Beginning Programming with Python For Dummies, 2nd Edition

by John Paul Mueller

at a Glace

Part 1: Getting Started with Python
Talking to Your Computer.
Getting Your Own Copy of Python
Interacting with Python
Writing Your First Application
Working with Anaconda
Part 2: Talking the Talk
Storing and Modifying Information
Managing Information
Making Decisions
Performing Repetitive Tasks
Dealing with Errors
Part 3: Performing Common Tasks
Interacting with Packages
Working with Strings
Managing Lists
Collecting All Sorts of Data
Creating and Using Classes
Part 4: Performing Advanced Tasks
Storing Data in Files
Sending an Email
Part 5: The Part of Tens
Ten Amazing Programming Resources
Ten Ways to Make a Living with Python
Ten Tools That Enhance Your Python Experience
Ten (Plus) Libraries You Need to Know About

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Book Details
 4.00 USD
 411 p
 File Size
 8,815 KB
 File Type
 PDF format
 978-1-119-45787-9 (ebk)
 978-1-119-45790-9 (ebk)
 2018 by John Wiley & Sons, Inc 

Python is an example of a language that does everything right within the
domain of things that it’s designed to do. This isn’t just me saying it, either:
Programmers have voted by using Python enough that it’s now the
fifth-ranked language in the world (see for details). 
The amazing thing about Python is that you really can write an application
on one platform and use it on every other platform that you need to
support. In contrast to other programming languages that promised to provide
platform independence, Python really does make that independence possible. In
this case, the promise is as good as the result you get.
Python emphasizes code readability and a concise syntax that lets you write applications
using fewer lines of code than other programming languages require.

You can also use a coding style that meets your needs, given that Python supports
the functional, imperative, object-oriented, and procedural coding styles (see
Chapter 3 for details). In addition, because of the way Python works, you find it
used in all sorts of fields that are filled with nonprogrammers. Beginning
Programming with Python for Dummies, 2nd Edition is designed to help everyone,
including nonprogrammers, get up and running with Python quickly.

Some people view Python as a scripted language, but it really is so much more.
(Chapter 18 gives you just an inkling of the occupations that rely on Python to
make things work.) However, Python it does lend itself to educational and other
uses for which other programming languages can fall short. In fact, this book uses
Jupypter Notebook for examples, which relies on the highly readable literate programming
paradigm advanced by Stanford computer scientist Donald Knuth (see
Chapter 4 for details). Your examples end up looking like highly readable reports
that almost anyone can understand with ease.

About This Book
and running with Python quickly. You want to learn the language fast so that you
can become productive in using it to perform your real job, which could be anything.
Unlike most books on the topic, this one starts you right at the beginning
by showing you what makes Python different from other languages and how it can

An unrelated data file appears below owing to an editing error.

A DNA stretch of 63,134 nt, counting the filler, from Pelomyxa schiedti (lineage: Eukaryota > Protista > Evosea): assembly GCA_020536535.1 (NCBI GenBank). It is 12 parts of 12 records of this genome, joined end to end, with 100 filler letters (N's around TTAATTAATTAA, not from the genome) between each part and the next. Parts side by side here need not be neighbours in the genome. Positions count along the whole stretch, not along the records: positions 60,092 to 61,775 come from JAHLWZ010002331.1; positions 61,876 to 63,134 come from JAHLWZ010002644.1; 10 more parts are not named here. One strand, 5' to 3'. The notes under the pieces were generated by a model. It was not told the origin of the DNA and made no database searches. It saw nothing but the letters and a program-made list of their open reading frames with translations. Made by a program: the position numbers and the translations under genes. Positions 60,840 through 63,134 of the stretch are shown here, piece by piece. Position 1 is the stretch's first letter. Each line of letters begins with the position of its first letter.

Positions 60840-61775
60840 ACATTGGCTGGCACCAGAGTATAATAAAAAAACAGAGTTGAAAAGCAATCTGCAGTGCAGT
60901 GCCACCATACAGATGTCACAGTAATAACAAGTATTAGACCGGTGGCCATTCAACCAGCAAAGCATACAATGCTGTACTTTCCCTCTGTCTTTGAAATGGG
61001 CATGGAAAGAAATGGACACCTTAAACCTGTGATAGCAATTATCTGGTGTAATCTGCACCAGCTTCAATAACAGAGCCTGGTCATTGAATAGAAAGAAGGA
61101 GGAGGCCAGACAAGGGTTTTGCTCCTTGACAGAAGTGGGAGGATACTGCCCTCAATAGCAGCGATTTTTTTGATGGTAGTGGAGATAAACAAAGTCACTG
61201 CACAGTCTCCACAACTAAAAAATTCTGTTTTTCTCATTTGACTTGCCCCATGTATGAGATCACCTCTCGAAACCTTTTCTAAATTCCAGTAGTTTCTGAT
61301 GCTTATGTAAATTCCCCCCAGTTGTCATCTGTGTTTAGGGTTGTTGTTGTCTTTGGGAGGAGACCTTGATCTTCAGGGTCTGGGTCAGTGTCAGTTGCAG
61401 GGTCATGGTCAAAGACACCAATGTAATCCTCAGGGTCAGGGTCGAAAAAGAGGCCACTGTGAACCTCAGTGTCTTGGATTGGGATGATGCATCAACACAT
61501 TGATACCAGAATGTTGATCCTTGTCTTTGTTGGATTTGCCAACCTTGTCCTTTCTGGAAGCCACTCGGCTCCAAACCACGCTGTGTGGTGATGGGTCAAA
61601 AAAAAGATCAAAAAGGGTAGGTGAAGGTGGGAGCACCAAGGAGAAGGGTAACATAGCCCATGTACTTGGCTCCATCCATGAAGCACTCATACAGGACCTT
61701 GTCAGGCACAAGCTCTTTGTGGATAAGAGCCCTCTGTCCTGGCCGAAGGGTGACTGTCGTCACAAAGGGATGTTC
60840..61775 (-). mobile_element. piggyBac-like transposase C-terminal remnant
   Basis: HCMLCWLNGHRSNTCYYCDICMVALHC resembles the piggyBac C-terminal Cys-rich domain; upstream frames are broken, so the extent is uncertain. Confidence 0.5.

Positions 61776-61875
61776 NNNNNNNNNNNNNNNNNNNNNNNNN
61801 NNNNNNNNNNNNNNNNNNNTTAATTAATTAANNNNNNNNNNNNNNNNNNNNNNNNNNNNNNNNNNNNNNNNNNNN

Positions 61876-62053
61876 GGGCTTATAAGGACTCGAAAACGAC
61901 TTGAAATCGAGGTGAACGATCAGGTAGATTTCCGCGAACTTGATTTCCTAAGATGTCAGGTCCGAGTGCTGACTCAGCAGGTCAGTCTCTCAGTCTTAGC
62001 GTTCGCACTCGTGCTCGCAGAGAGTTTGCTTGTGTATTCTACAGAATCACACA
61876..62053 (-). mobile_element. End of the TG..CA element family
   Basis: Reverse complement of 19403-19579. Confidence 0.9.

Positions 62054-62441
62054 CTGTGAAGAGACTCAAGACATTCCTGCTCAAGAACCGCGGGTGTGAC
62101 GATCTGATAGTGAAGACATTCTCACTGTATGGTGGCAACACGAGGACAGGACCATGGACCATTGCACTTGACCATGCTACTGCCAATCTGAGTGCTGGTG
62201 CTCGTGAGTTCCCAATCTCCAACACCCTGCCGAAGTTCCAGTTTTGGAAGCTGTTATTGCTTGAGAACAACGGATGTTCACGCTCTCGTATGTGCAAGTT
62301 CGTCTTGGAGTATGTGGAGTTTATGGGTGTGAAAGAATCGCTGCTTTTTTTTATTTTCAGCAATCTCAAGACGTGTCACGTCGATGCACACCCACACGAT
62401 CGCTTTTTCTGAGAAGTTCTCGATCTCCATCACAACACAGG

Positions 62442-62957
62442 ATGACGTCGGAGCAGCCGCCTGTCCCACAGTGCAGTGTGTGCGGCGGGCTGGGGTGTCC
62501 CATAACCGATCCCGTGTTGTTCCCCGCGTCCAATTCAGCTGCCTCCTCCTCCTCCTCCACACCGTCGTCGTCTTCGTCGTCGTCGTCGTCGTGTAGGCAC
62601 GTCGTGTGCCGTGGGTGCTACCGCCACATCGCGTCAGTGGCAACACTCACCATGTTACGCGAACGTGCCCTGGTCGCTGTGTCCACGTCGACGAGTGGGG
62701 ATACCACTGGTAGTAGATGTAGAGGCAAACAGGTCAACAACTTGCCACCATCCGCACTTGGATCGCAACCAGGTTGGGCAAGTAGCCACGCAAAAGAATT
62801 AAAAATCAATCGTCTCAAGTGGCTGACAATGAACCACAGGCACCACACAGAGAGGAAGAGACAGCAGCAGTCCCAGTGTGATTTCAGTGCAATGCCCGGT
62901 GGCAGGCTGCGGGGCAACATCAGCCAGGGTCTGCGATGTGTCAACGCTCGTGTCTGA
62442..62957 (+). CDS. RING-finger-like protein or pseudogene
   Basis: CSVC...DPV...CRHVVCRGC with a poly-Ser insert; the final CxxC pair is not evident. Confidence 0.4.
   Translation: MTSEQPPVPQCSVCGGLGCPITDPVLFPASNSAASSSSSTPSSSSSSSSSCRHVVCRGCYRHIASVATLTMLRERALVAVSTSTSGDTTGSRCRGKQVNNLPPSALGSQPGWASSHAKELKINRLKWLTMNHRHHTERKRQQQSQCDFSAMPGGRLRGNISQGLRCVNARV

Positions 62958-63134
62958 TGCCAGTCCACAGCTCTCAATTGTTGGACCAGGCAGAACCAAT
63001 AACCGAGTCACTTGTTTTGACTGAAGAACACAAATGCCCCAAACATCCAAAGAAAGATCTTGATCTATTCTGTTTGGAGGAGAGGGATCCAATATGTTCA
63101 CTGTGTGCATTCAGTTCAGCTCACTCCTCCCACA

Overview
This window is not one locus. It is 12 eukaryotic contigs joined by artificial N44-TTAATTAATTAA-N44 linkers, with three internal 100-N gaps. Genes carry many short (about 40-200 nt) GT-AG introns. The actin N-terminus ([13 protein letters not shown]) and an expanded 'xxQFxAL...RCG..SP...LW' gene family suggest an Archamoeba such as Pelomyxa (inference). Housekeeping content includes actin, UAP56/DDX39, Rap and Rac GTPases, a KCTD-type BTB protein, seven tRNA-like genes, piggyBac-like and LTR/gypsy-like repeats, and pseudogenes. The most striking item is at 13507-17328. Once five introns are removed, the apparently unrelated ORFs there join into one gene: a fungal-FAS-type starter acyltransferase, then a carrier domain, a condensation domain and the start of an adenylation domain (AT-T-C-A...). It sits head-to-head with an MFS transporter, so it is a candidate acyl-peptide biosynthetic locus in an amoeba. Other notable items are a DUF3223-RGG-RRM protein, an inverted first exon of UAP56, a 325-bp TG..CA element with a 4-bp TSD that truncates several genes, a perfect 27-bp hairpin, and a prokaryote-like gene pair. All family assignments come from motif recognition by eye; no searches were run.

help you perform useful work in a job other than programming. As a result, you
gain an understanding of what you need to do from the start, using hands-on
examples and spending a good deal of time performing actually useful tasks. You
even get help with installing Python on your particular system.

When you have a good installation on whatever platform you’re using, you start
with the basics and work your way up. By the time you finish working through the
examples in this book, you’ll be writing simple programs and performing tasks
such as sending an email using Python. No, you won’t be an expert, but you will
be able to use Python to meet specific needs in the job environment. To make
absorbing the concepts even easier, this book uses the following conventions:
»»Text that you’re meant to type just as it appears in the book is bold. The
exception is when you’re working through a step list: Because each step is
bold, the text to type is not bold.

»»When you see words in italics as part of a typing sequence, you need to replace
that value with something that works for you. For example, if you see “Type Your
Name and press Enter,” you need to replace Your Name with your actual name.
»»Web addresses and programming code appear in monofont. If you’re reading
a digital version of this book on a device connected to the Internet, note that
you can click the web address to visit that website, like this:
»»When you need to type command sequences, you see them separated by a
special arrow, like this: File ➪ New File. In this case, you go to the File menu
first and then select the New File entry on that menu. The result is that you
see a new file created.

Table of Contents
About This Book. 1
Foolish Assumptions. 2
Icons Used in This Book. 3
Beyond the Book. 3
Where to Go from Here. 4
CHAPTER 1: Talking to Your Computer . 7
Understanding Why You Want to Talk to Your Computer. 8
Knowing that an Application is a Form of Communication. 9
Thinking about procedures you use daily. 9
Writing procedures down. 10
Seeing applications as being like any other procedure. 11
Understanding that computers take things literally. 11
Defining What an Application Is . 11
Understanding that computers use a special language . 12
Helping humans speak to the computer. 12
Understanding Why Python Is So Cool. 14
Unearthing the reasons for using Python. 14
Deciding how you can personally benefit from Python. 15
Discovering which organizations use Python. 16
Finding useful Python applications. 17
Comparing Python to other languages . 18
CHAPTER 2: Getting Your Own Copy of Python. 21
Downloading the Version You Need. 21